Nostradamus and the Fortune Cookie

Theorized to be the first meaningful Fortune Cookie

The 16th century prophet Nostradamus was the first European to make the fortune cookie a household delicacy. After visiting China while high on opium, Nostradamus began to dictate his intricately detailed prophecies to a scribe. Some of his prophecies offered highly detailed descriptions of World War II, 9/11, and the rise of Wikipedia. Fortunately, these events were avoided due to our knowledge that they would occur beforehand. Although Nostradamus never wrote any fortune cookies, he did manage to make them popular with the West by selling his book Les Prophecies, which foretold the aforementioned events.

Mao Tse Tung and the Fortune Cookie

Chairman Mao, widely regarded as the savior of the working class people of China, was another highly notable fortune cookie-ite. He first discovered the cookie's power when deciding the fate of the Communist Party in China. After weighing the decisions, Mao could not decide whether to gain prominence through peaceful revolution or by declaring war on Chiang-Kai-Shek and the nationalists. Thusly, Mao decided civil war and defensive war against Japan was the best possible choice, as the cookie he ate contained the message:

Rofl Mao

“It is better to have blood on hand than dissent throughout body.”

~ Fortune Cookie

Many say Mao applied this fortune throughout his regime. It is certain that Mao decided to initiate the Great Leap Forward after the instruction of a long-since lost fortune, as is chronicled in Mao's own collection of fortunes, the Little Red Book. This initiative was widely regarded as one of the better policy moves of the PRC, resulting in high crop yields and increased production by the Chinese state as a whole. Mao also sought the guidance of fortune cookies when he initiated the Cultural Revolution, a lesson to all on affordable museum management. In an ironic twist of fate, Mao died from choking on a fortune cookie that read:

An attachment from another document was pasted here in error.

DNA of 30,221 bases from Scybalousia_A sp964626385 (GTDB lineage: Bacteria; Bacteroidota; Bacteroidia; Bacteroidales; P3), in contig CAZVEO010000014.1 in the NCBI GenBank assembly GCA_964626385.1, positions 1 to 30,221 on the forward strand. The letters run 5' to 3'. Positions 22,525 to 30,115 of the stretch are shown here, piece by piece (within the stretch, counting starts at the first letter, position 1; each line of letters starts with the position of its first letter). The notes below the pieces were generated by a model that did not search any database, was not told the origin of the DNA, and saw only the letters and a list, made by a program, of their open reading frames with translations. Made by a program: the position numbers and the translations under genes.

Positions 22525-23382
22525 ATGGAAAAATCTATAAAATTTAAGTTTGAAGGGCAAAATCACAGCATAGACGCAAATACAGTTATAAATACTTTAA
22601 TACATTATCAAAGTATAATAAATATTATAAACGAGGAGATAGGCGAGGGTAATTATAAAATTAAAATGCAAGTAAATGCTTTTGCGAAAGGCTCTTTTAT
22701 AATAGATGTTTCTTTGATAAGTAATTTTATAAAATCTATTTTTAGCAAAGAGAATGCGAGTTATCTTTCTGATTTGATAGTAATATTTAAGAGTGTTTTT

“He who pats others on their backs for jobs well done, saves much time cleaning knives.”

~ Fortune Cookie written in blood

Fortune Cookie Fortunes

The wisdom of fortune cookies has been long since regarded as the greatest in all the land. Special philosophers and thinkers, known as Fortunecookie-ites, have dedicated their lives to interpreting and writing fortunes and prophecies to be inserted into the cookies. Here are some examples:

Fortune-thumbleft.jpg The better things in life are free,
that's why you have to pay.

Fortune cookies also often contain several lucky numbers, which will always win you the lottery. The opposite side usually has a word or phrase (eg., elephant or elevator operator) that you will probably want to know in Chinese, with its phonetic English pronunciation and equivalent under it. Funny, considering that Confucius was Chinese, after all and would have no reason to provide English translations for Chinese words, especially when he had no knowledge of English.

See also